Tumor cell lines, patient-derived tumor xenografts, and genetically engineered mouse models are meaningful approaches to evaluate the efficacy of potential therapies as well as the mechanisms of treatment resistance. Cell lines have been extensively used in cancer research and, although they have significantly contributed to the cancer research advancements, several limitations and challenges are known. Establishment of cell lines is time-consuming, the architecture of the primary tumors is not reproduced, contamination of fibroblasts is frequently observed, and the protocol used to eliminate them is laborious. Furthermore, in many cases, in vitro cell selection results in significant differences at molecular levels comparing the primary tumor and its derived cell culture. To overcome these challenges found in two-dimensional cell lines, xenografts and three-dimensional cell cultures recapitulate components of the tumor environment. In xenograft models, tumor cells or tumor itself are transplanted into immunodeficient animals. The study in xenografts requires significant expertise to maintain animals and perform experiments. Though the number of animals in research is limited, protocols are expensive and not suitable to be used in large-scale drug screening assays (38,39).

Tumor cell-derived cultures in 3D (also named organoids or tumoroids) are valuable models for predicting therapeutic response (40,41). The 3D-cell culture is based on the use of Matrigel, a gelatinous protein mixture secreted by Engelbreth–Holm–Swarm mouse sarcoma cells that resemble complex extracellular environment (42). Alternatives for the use of Matrigel have been proposed as a scaffold-free model using microcavity technology. Recent studies have demonstrated that tumor organoids (tumoroids) recapitulate histology, gene expression, and genomic profile of the original tumor (40,43-45). Screening of drug sensitivity in established tumoroids demonstrated their potential for implementation in clinical practice as a guide for individualized medicine (46,47). Tumoroids are usually established from resected tissue of the primary tumor, and consequently, one of the main challenges is to capture the substantial heterogeneity of tumors in vivo. However, tumor heterogeneity could be studied in tumoroids clonally established from single cells derived from tumor tissue (48).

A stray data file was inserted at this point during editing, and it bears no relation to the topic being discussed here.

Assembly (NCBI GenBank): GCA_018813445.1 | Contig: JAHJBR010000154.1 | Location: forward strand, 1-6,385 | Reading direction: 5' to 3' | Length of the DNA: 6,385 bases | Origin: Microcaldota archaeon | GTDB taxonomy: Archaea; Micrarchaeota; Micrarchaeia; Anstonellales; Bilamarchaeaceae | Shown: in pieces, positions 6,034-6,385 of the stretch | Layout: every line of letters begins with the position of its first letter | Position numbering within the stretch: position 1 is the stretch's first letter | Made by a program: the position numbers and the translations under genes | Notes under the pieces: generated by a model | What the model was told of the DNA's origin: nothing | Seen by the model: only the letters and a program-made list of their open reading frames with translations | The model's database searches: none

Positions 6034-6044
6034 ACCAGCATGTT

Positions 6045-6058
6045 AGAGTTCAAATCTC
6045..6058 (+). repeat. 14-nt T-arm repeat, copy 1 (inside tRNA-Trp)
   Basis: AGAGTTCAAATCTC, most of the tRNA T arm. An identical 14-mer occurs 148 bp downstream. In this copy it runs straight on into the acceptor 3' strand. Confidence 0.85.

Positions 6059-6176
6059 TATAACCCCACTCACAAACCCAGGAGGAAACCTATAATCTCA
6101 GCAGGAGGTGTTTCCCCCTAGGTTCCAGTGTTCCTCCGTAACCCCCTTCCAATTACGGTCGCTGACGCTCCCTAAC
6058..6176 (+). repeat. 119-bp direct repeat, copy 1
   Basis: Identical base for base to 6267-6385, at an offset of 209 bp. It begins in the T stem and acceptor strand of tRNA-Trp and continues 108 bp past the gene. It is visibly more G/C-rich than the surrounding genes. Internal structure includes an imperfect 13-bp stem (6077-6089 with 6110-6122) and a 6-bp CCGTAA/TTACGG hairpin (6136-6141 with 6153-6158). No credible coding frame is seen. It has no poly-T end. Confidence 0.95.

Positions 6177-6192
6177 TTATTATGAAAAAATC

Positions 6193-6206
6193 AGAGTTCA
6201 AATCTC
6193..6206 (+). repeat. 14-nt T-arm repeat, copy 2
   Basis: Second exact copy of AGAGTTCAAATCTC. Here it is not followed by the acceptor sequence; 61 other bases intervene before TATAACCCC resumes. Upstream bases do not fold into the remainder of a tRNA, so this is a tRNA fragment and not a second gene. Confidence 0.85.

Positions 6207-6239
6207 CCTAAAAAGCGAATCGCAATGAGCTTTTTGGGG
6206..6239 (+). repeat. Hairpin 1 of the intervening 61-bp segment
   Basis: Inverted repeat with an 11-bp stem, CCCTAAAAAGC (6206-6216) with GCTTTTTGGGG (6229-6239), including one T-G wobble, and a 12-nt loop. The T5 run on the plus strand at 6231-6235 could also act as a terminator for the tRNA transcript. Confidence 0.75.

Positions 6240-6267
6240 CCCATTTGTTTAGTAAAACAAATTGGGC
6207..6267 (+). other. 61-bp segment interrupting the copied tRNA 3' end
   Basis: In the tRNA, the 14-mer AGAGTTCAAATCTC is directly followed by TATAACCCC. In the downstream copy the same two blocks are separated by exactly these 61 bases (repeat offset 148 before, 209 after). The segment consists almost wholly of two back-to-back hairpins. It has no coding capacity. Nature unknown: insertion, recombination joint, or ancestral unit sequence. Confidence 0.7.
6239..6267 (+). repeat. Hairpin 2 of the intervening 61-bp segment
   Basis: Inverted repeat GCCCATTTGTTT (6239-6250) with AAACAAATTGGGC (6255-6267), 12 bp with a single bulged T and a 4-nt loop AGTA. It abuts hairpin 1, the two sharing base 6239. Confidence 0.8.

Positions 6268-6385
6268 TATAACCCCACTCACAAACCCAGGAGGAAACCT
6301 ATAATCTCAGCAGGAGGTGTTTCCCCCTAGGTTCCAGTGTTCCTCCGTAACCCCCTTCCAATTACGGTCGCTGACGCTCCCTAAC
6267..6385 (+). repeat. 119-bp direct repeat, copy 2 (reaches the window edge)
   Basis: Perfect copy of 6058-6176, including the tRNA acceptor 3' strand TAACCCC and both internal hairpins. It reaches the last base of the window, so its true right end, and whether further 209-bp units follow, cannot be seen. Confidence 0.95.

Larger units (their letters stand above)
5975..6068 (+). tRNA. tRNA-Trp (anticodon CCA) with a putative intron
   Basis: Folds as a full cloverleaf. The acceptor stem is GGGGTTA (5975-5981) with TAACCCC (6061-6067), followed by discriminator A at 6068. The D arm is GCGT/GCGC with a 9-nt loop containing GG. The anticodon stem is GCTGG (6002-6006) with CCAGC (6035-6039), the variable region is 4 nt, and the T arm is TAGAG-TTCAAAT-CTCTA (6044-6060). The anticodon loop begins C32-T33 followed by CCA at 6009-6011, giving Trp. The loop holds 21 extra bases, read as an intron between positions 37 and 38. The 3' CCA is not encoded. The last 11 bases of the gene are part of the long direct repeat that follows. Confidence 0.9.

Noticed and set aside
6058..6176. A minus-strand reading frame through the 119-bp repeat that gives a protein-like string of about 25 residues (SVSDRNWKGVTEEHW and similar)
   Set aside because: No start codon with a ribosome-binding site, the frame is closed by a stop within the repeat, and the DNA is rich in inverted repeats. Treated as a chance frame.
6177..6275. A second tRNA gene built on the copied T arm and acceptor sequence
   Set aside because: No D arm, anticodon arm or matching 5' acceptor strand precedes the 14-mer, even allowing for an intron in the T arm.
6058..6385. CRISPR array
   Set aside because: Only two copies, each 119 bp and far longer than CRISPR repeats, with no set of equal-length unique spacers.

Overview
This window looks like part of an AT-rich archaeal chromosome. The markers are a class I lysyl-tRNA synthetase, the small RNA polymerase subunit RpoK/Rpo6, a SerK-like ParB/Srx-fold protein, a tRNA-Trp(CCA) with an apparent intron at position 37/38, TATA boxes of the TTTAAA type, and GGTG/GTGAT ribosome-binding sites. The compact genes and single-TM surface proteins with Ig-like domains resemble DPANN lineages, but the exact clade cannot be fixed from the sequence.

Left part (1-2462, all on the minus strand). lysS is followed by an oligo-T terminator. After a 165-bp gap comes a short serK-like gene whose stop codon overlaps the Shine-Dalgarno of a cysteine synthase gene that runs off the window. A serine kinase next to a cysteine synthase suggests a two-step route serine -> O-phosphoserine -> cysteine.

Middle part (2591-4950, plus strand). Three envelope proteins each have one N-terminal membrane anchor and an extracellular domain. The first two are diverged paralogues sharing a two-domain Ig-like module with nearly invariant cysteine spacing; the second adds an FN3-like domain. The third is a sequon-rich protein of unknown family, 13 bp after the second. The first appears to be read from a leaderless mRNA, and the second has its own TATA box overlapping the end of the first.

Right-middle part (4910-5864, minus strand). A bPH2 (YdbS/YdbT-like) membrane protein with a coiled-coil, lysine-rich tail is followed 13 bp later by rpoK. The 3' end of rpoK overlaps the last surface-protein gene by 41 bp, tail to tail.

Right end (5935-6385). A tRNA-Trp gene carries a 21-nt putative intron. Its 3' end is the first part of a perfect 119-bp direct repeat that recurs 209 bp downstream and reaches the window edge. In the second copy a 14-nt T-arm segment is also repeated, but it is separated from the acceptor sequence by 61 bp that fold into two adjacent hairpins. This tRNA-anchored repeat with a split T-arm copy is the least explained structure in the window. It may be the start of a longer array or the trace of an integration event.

Few primary PeSCC cell lines have been reported, with none being commercially available. Naumann et al. performed 2D-cell cultures from nine primary tumors, three lymph node metastases and one distant metastasis from 10 patients (49). Two cell lines derived from a primary poorly differentiated PeSCC and its corresponding lymph node metastasis were successfully established. To confirm the malignant potential of these two cells lines, the authors injected the tumor cells subcutaneously in SCID (severe combined immunodeficiency) mice. The authors found similar morphological and immunohistological features comparing cell lines with the derived xenograft tumor. Decreased expression of CXCL14 was detected in the cell line derived from the lymph node metastasis, which suggested a mechanism of immune surveillance escape during tumor cell migration to lymph nodes.

Out of 21 penile tumor tissues, one cell line (Penl1) derived from a lymph node metastasis was successfully established and characterized by Chen et al. (50). Penl1 cells were tumorigenic in SCID mice, presented deleterious TP53 mutation, and increased expression of EGFR and PEDN.

We also reported a comprehensive characterization of a cell line and xenograft derived from a verrucous PeSCC, accounting for 2–8% of PeCa cases (51). The cell line and xenografts were comprehensively characterized using immunophenotyping, and large-scale genomic and transcriptomic analyses. Genomic alterations observed in the cell line and xenografts showed high similarity with the parental PeSCC. Interestingly, the tumor generated in the BALB/c nude mice presented a sarcomatoid-like carcinoma phenotype. As a result, this study demonstrated that xenograft PeSCC models must be used with precaution, considering the selection of specific cell populations and anatomical sites where the cells or tumor are implanted.

The first platinum-resistant penile cancer-patient derived xenograft (NOD/SCID/IL2λ-receptor null mice) was recently established and characterized (52). Small animal imaging was used as proxies for therapeutic efficacy providing further output on tumor perfusion and metabolic activity. Humanized mice models are exciting alternatives to testing immune checkpoint blockade (52).